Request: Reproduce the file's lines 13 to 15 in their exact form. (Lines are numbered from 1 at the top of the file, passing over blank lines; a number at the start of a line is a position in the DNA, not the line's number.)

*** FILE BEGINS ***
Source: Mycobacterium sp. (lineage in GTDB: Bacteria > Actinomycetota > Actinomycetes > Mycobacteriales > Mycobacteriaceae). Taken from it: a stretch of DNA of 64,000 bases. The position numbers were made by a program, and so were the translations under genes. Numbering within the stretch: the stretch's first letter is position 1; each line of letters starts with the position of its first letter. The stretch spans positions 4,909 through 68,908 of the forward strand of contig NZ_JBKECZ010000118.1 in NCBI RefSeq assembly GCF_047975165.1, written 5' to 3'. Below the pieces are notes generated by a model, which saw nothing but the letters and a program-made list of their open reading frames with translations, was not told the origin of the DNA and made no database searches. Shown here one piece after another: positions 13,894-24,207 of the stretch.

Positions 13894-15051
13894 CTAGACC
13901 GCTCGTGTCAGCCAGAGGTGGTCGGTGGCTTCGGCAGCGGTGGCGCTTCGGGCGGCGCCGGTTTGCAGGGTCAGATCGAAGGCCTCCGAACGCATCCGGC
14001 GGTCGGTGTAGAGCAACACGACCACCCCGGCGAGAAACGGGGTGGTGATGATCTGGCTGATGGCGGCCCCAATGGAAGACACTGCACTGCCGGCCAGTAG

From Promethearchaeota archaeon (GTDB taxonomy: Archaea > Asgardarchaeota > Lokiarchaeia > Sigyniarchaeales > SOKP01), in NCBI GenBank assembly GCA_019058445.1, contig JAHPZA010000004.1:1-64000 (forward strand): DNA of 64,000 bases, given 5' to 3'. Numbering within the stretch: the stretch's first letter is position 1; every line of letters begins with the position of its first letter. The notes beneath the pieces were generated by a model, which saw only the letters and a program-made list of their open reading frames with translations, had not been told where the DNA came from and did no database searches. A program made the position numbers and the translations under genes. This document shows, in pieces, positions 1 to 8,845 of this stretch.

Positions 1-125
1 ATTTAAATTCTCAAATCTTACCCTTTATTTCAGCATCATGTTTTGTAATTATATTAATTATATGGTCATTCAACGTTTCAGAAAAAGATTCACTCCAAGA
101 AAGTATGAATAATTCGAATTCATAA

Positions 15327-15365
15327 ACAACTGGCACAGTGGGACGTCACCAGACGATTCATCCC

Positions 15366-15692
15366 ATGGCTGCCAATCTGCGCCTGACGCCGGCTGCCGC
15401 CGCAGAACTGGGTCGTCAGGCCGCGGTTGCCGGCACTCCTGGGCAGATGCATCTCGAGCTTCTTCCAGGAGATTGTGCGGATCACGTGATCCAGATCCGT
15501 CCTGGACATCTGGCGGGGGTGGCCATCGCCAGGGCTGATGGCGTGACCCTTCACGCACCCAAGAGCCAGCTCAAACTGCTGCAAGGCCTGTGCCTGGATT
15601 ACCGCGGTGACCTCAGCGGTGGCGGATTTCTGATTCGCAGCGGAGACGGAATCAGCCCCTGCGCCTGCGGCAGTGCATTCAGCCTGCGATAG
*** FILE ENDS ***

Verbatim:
15366 ATGGCTGCCAATCTGCGCCTGACGCCGGCTGCCGC
15401 CGCAGAACTGGGTCGTCAGGCCGCGGTTGCCGGCACTCCTGGGCAGATGCATCTCGAGCTTCTTCCAGGAGATTGTGCGGATCACGTGATCCAGATCCGT
15501 CCTGGACATCTGGCGGGGGTGGCCATCGCCAGGGCTGATGGCGTGACCCTTCACGCACCCAAGAGCCAGCTCAAACTGCTGCAAGGCCTGTGCCTGGATT